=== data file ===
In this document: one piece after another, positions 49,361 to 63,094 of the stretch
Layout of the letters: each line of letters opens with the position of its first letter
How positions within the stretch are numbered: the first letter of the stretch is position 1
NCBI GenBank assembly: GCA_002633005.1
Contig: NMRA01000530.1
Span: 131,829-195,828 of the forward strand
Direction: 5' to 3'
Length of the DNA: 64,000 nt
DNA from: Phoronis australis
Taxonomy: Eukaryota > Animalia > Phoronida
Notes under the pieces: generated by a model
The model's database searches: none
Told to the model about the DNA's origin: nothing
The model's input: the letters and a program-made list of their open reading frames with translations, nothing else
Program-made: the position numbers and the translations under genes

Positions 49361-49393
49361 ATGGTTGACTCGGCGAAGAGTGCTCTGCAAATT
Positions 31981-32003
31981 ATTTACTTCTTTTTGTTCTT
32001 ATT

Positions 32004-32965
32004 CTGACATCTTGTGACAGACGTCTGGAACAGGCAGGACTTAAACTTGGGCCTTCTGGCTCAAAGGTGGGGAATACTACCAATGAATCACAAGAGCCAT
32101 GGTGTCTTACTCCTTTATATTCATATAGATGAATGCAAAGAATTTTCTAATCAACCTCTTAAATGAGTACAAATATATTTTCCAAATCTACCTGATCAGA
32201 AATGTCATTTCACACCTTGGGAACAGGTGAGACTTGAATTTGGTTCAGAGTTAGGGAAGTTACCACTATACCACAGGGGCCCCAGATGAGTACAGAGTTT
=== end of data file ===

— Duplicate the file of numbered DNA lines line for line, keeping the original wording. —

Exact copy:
In this document: one piece after another, positions 49,361 to 63,094 of the stretch
Layout of the letters: each line of letters opens with the position of its first letter
How positions within the stretch are numbered: the first letter of the stretch is position 1
NCBI GenBank assembly: GCA_002633005.1
Contig: NMRA01000530.1
Span: 131,829-195,828 of the forward strand
Direction: 5' to 3'
Length of the DNA: 64,000 nt
DNA from: Phoronis australis
Taxonomy: Eukaryota > Animalia > Phoronida
Notes under the pieces: generated by a model
The model's database searches: none
Told to the model about the DNA's origin: nothing
The model's input: the letters and a program-made list of their open reading frames with translations, nothing else
Program-made: the position numbers and the translations under genes

Positions 49361-49393
49361 ATGGTTGACTCGGCGAAGAGTGCTCTGCAAATT
Positions 31981-32003
31981 ATTTACTTCTTTTTGTTCTT
32001 ATT

Positions 32004-32965
32004 CTGACATCTTGTGACAGACGTCTGGAACAGGCAGGACTTAAACTTGGGCCTTCTGGCTCAAAGGTGGGGAATACTACCAATGAATCACAAGAGCCAT
32101 GGTGTCTTACTCCTTTATATTCATATAGATGAATGCAAAGAATTTTCTAATCAACCTCTTAAATGAGTACAAATATATTTTCCAAATCTACCTGATCAGA
32201 AATGTCATTTCACACCTTGGGAACAGGTGAGACTTGAATTTGGTTCAGAGTTAGGGAAGTTACCACTATACCACAGGGGCCCCAGATGAGTACAGAGTTT